BOSTON -- The Red Sox declined to make a $17.4-million qualifying offer to Mitch Moreland, their starting first baseman in 2017.
Moreland was the only key contributor from Boston's 2017 team eligible to receive a qualifying offer, and he is now a free agent. He earned $5.5 million this past season, so it's hardly surprising he wasn't extended a qualifying offer.
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Infielder Eduardo Nunez and setup man Addison Reed -- who are also free agents -- weren't eligible for qualifying offers because they were traded to the Red Sox in the middle of the 2017 season.
It's still possible the Red Sox could re-sign Moreland, Nunez or Reed. In particular, Nunez could be a good fit considering that Dustin Pedroia will miss the first couple of months of the season following left knee surgery.
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The Red Sox are also expected to be aggressive in pursuing other team's free agents, and the market is now officially open for business.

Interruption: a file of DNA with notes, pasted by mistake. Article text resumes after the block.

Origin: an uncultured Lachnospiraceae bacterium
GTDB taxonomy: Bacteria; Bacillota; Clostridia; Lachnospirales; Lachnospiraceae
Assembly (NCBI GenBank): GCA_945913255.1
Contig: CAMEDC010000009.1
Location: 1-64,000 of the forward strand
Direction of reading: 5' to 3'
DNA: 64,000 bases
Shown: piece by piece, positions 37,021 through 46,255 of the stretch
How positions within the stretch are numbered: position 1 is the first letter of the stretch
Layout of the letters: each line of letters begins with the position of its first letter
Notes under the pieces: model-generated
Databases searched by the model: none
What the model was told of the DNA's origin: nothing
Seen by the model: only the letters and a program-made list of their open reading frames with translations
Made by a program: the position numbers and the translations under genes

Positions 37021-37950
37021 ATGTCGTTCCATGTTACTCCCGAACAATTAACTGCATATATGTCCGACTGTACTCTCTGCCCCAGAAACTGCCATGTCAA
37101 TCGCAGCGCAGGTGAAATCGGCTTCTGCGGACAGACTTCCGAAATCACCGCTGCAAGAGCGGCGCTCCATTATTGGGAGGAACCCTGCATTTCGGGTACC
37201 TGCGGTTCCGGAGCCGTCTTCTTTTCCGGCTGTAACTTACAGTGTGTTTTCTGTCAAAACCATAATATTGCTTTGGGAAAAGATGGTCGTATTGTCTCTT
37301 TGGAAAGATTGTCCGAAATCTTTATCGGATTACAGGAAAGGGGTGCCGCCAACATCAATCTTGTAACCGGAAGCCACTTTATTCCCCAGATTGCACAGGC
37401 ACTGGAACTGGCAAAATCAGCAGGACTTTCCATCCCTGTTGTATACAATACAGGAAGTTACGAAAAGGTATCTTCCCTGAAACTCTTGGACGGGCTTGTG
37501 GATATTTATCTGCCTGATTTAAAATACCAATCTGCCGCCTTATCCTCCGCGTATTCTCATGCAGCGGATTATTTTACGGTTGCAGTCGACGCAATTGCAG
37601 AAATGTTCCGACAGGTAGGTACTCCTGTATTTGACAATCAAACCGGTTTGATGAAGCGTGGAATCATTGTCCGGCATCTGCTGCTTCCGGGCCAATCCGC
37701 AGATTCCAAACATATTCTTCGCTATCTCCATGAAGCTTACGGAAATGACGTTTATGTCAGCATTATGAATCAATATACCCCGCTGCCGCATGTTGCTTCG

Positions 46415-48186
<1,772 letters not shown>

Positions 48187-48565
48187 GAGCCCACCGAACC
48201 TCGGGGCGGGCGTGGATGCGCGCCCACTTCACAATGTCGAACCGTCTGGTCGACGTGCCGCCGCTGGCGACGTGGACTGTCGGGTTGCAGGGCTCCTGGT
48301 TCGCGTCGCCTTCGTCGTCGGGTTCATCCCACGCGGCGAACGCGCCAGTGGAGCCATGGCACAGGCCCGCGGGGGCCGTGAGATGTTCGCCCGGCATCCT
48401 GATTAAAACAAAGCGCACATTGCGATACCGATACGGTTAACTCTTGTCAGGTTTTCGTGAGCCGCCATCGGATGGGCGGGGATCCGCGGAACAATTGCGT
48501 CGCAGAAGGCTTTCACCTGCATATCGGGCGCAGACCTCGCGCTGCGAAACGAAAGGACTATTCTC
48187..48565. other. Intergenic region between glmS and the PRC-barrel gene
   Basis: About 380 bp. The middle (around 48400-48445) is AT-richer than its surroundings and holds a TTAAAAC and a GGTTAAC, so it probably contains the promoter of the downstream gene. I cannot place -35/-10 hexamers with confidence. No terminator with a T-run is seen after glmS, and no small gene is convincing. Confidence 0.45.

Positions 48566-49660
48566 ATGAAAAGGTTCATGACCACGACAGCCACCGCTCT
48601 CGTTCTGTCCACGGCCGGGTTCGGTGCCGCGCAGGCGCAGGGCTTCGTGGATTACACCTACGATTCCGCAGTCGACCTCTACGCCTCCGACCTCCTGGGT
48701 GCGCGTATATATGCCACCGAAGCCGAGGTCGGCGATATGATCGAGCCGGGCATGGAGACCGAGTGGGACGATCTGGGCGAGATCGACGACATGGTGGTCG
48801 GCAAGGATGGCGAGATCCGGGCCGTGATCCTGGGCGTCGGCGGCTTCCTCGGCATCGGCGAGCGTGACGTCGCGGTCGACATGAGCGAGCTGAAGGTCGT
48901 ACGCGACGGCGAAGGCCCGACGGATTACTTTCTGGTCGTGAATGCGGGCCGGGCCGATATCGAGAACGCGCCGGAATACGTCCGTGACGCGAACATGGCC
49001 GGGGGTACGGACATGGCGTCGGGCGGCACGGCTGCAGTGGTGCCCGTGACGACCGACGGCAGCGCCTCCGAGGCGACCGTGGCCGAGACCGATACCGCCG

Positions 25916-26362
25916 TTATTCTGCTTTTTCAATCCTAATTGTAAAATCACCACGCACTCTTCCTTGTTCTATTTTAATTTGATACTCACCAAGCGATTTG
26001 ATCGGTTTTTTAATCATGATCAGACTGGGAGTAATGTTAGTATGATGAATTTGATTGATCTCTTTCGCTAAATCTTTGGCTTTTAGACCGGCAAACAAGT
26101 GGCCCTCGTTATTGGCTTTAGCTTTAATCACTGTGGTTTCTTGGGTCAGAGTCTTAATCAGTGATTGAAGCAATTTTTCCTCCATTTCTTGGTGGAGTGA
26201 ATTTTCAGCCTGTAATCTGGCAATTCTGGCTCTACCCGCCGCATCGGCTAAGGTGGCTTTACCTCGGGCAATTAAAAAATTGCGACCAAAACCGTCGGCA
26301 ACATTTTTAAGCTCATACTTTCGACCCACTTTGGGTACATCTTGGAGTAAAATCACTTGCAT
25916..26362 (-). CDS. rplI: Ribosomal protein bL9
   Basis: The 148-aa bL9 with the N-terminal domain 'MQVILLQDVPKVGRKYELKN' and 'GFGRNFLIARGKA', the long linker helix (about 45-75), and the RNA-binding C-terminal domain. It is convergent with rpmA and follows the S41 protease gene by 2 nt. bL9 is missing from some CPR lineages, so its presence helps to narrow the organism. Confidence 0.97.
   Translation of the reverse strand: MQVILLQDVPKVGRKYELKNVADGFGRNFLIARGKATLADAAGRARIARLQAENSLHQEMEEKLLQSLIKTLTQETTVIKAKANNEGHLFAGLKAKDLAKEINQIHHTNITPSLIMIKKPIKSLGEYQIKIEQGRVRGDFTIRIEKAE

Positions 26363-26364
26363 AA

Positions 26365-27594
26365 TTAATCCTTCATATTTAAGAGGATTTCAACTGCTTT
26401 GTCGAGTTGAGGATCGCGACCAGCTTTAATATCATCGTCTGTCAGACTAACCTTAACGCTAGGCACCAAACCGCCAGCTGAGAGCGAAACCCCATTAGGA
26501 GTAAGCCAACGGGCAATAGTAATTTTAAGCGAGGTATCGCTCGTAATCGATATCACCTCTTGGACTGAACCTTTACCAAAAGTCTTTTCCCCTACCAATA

A year ago, Boston didn't negotiate in high-stakes free agency because there was a mandate from ownership to stay below the luxury-tax threshold. However, owner John Henry and president of baseball operations Dave Dombrowski confirmed Monday that staying under the threshold -- which will be $197 million in 2018 -- is not a requirement.
This could open the Red Sox up to be players for a key free agent to lift the offense. Outfielder J.D. Martinez and first baseman Eric Hosmer are two names to keep an eye on in the coming weeks. Because Martinez was traded to Arizona in the middle of the 2017 season, the Red Sox could sign him without having to give up a compensatory Draft pick.